Big gatherings are unusual for Utah’s ghost hunters, who typically work in small, separate groups. But they hope this one will allow them to help each other in a pursuit that involves a lot of work and little recognition.
They also want to get the word out about exactly what their work entails. “Five years ago, you didn’t tell people what you did. You didn’t tell people you were a ghost investigator. Now, it’s OK to say so,” says Tom Carr, founder of Wasatch Paranormal Investigators and host (with fellow investigator Russ Larsen) of a weekly audio blog called Residual Hauntings Live.
Carr and other investigators say the timing of the convention is partly because there’s been an unexplained uptick in paranormal activity during the past year or so. They’re not sure why, and they admit it could just be a result of more technology giving them more ways to capture inexplicable sights and sounds.
During the months leading up to the convention, various groups have organized joint investigations. About 20 people from three groups recently gathered at This Is the Place Heritage Park, deploying sophisticated equipment and experienced volunteers among the site’s old buildings.
As on any research night—there’s usually too much noise and interference from the living during the day—a handful of investigators lugged wireless microphones, infared cameras and high-tech tape recorders to rooms throughout the area. As is typical, they had already researched the place’s history. After setting up equipment, they walked into rooms, cameras in hand, and politely introduced themselves, asking questions like, “Do you know you’re dead?”
This is what they always do. Then, they wait.
Usually, nothing happens—at least nothing anyone can see or hear. They snap hundreds of photos, piercing the darkness with flashes. “When you kill your rods and cones, you know you’re a ghost hunter,” jokes Michelle Lowe, an investigator with Research Investigations of the Paranormal (RIP, for short).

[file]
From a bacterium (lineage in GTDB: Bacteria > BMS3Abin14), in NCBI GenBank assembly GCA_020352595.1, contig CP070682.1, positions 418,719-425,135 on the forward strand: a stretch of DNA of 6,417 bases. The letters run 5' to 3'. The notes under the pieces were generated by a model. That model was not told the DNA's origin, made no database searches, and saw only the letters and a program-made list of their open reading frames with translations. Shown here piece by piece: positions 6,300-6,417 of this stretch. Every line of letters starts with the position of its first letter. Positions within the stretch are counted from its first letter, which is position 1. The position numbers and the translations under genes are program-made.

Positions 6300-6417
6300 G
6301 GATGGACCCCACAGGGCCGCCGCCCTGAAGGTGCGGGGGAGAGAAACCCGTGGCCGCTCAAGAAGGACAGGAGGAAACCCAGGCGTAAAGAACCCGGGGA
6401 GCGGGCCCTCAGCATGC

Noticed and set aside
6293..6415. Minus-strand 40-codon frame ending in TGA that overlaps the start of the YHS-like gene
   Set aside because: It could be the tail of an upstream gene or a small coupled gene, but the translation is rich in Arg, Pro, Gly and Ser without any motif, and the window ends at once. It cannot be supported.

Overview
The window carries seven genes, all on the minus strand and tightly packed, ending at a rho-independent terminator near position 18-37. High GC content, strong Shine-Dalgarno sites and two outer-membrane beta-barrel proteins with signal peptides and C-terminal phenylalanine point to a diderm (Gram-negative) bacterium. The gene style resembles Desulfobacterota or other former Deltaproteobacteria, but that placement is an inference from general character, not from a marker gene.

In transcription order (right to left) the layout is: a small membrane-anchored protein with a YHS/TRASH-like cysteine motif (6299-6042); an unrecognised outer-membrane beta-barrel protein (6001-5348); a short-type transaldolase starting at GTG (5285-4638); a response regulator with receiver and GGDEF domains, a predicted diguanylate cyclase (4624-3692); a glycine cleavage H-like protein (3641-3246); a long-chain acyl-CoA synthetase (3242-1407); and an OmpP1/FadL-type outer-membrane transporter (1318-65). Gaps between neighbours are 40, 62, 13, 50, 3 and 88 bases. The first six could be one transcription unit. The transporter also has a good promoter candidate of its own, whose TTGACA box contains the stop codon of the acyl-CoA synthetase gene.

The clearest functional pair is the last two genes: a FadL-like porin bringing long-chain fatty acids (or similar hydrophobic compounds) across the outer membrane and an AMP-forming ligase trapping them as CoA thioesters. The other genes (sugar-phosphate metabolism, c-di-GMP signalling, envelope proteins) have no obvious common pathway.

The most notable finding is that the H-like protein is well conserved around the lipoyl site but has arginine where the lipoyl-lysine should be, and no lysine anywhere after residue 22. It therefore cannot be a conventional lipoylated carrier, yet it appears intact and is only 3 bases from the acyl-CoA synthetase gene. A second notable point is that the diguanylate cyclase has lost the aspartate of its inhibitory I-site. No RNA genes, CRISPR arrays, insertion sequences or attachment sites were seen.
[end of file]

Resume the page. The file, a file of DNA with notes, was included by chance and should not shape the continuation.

Images and sounds often come later, after the researchers spend hours poring over the tapes and photos. The investigators say all the equipment—which for a hard-core investigator can add up to $20,000 or more—is as much to disprove possible sightings as to prove them. “We try to keep everything scientific, but we also have to keep an open mind,” Lowe said.
No one knows, of course, what exactly these pieces of evidence represent. The most common feeling among ghost hunters is that “ghosts” are regular people who didn’t quite pass from life into wherever we go after we die, or sometimes spirits that never were mortal. In general, they say, these entities are no scarier in limbo than when they were alive. “We do this all the time, and only once in a great while will we get something really negative, that would try to cause us harm,” Carr said.
This Is the Place turned out not to be among the most haunted places in Utah—at least not that weekend. Other spots are notorious, such as the old military buildings at Wendover’s airport, where investigators say they got 125 EVPs (electronic voice phenomena) in one night.
Lowe says her scariest experience was in the west desert ghost town of Merkur, where she saw a woman’s face in her camera, then felt a physical force pulling her. “I hadn’t been creeped out like that for years. And then, a flash—and there was nothing there,” she said.
People usually get into investigating after their own brushes with the supernatural. They don’t typically charge for their services, which makes it an expensive and time-consuming hobby they do on top of their day jobs. And Utah’s conservative dominant culture is no impediment. Quite the opposite: Many ghost hunters say their beliefs about spirits mesh nicely with Mormon doctrine about where we come from and where we’re going after we die.
The investigators chose Ogden’s Union Station for their convention partly because it’s thought to be haunted. They’ll get some investigating in between speakers and seminars.
Public buildings make good group outings, but investigators spend much of their time checking out private houses after residents get tired of unwanted spirits. It’s part of their quest to find evidence of the supernatural.
They also do investigations, they say, to help people cope. “Sometimes we worry about mental problems with these people,” Lowe says. “Most of the time, they just want validation that they’re not crazy, that there really is something going on.”
Usually, they coach people on how to make peace with their paranormal housemates. Rarely is it possible, or even desirable, to get rid of the spirits altogether. “If you start throwing holy water at a Buddhist ghost, it’s not going to help,” Lowe says.
MID WEST PARANORMAL CONFERENCE
Union Station, 2501 Wall Ave. Ogden
Saturday, Aug. 16 from 9 a.m.–9 p.m.